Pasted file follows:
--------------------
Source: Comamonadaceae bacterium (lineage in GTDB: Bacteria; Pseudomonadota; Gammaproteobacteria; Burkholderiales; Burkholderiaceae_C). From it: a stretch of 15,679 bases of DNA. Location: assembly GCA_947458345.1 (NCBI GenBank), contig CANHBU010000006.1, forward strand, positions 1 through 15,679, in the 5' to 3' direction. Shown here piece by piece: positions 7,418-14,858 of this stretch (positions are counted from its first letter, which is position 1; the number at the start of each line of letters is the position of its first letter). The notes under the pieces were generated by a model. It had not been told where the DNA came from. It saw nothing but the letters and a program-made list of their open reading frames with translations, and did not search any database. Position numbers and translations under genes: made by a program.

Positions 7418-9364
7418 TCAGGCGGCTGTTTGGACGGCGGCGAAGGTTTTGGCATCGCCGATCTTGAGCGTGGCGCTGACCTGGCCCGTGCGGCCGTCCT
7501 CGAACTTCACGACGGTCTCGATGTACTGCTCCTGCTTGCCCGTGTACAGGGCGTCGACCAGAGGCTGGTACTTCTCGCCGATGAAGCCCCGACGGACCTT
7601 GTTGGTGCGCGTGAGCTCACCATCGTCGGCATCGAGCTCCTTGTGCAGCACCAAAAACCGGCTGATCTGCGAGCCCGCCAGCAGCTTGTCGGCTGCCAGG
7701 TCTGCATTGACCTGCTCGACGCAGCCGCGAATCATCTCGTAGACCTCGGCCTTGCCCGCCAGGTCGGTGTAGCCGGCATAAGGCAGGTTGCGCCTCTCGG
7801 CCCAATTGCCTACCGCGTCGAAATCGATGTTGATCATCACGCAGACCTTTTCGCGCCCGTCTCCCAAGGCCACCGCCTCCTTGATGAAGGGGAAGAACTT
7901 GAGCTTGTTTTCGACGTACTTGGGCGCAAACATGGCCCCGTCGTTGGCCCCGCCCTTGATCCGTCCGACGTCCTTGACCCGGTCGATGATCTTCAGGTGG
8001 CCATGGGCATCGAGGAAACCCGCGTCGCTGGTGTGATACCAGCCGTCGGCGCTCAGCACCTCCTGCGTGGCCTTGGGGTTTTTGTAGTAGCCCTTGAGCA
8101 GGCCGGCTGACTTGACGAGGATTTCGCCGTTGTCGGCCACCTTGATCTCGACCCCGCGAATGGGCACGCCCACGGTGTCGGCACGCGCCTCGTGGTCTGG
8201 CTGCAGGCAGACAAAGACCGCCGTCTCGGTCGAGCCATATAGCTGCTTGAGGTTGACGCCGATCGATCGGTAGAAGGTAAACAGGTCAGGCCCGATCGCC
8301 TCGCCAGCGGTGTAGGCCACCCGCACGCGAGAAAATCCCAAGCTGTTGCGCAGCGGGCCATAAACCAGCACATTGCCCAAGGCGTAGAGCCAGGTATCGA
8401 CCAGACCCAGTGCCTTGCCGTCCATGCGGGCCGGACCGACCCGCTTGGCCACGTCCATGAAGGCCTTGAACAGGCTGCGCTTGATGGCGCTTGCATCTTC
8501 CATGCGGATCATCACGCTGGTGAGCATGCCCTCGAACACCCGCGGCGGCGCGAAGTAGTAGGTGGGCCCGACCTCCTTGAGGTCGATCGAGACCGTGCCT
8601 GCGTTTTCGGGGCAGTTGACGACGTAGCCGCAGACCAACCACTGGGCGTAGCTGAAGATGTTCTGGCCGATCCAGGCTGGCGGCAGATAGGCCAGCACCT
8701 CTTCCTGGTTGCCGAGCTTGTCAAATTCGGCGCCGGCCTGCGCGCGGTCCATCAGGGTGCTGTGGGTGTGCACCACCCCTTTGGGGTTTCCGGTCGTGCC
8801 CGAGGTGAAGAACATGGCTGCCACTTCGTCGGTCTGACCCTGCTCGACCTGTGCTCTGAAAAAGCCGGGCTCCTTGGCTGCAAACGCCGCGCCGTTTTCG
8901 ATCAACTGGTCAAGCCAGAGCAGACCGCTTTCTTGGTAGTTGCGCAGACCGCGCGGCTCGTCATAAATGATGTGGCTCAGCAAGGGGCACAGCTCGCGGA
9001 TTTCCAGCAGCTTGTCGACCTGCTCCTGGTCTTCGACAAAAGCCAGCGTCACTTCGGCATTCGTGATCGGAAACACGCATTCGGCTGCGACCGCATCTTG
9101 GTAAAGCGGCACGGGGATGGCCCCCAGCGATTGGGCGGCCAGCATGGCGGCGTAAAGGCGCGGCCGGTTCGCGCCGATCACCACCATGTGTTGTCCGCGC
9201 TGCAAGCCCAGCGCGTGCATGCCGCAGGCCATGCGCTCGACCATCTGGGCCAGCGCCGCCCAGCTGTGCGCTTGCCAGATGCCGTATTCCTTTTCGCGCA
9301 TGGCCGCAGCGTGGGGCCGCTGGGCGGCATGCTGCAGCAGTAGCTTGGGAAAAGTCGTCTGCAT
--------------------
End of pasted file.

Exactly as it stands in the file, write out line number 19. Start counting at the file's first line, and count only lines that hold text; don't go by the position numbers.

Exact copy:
9001 TTTCCAGCAGCTTGTCGACCTGCTCCTGGTCTTCGACAAAAGCCAGCGTCACTTCGGCATTCGTGATCGGAAACACGCATTCGGCTGCGACCGCATCTTG